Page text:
An EU watchdog has warned today that increased amounts of cocaine, at the highest purity at street-level seen in a decade, are flooding Europe.
The European Monitoring Centre for Drugs and Drug Addiction (EMCDDA) said in its annual European Drug Report that cocaine is the most commonly used illicit stimulant drug in Europe, used by around 2.3m 15-34 year olds in the EU-28 over the past year.
Climbing production in Latin America of coca, the plant from which cocaine is derived, was blamed for the cocaine dump. Despite evidence that cocaine bought at street level in 2016 was more pure than it has been in a decade, prices were remaining relatively stable.
"The findings from our new report indicate that Europe is now experiencing the consequences of increased cocaine production in Latin America," said EMCDDA Director Alexis Goosdeel.
"Early warnings from wastewater analysis about rising cocaine availability are now supported by other data suggesting growing supply, including increases in purity and in the number and quantity of cocaine seizures.
We must be concerned about the health implications of cocaine use as we are beginning to see some worrying developments in this area, including a larger number of people entering treatment for the first time for cocaine problems.
In analysis of wastewater, the UK emerged as one of the countries with the highest traces of cocaine along with Belgium, the Netherlands and Spain.
London was the city with the highest traces found in 2016, followed by Barcelona and Amsterdam, though only selected cities were tested. The lowest level was found in eastern European cities.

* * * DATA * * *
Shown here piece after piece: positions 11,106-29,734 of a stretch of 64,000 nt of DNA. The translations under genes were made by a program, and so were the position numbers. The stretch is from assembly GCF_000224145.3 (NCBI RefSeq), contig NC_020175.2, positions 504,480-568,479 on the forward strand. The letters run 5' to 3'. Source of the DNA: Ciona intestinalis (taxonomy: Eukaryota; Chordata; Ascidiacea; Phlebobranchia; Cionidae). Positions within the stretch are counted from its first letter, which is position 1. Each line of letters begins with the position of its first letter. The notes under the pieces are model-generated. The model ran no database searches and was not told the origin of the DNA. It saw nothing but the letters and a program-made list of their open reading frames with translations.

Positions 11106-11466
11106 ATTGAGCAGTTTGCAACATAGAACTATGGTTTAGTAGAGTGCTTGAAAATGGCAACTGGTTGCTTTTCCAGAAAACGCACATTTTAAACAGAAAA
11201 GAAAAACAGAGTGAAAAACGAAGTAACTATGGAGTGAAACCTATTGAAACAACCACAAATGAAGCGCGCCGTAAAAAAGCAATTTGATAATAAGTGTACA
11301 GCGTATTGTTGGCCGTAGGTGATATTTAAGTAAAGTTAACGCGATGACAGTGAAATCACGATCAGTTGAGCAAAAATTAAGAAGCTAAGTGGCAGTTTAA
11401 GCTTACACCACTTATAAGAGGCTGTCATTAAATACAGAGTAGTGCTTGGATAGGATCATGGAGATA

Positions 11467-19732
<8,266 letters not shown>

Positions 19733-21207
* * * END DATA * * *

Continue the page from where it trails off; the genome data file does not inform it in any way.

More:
A total of 98,000 seizures of the drug were reported in the EU in 2016, up from 90,000 in 2015, amounting to 70.9 tonnes.
Cocaine was the second most common drug to be reported in drug-related hospital emergency presentations, across a network of 19 hospitals, behind only heroin.
In 2016, 30,300 clients entered treatment for the first time for problems with the substance, over a fifth more than in 2014.
More than 67,000 clients entered specialised treatment for cocaine-related problems in 2016, while 8,300 clients entered treatment for primary use of the more additive crack cocaine.
EMCDDA also warned that as well as increasing imports, there were signs that more people within the EU were producing their own drugs.
Cannabis remains the most widely used illicit drug in Europe, and the EMCDDA added that moves to legalise the smoked substance in the US could have effects on Europe.
Fewer new psychoactive substances have been debuting on the market but health harms, especially linked to new synthetic cannabinoids and opioids, have been rising.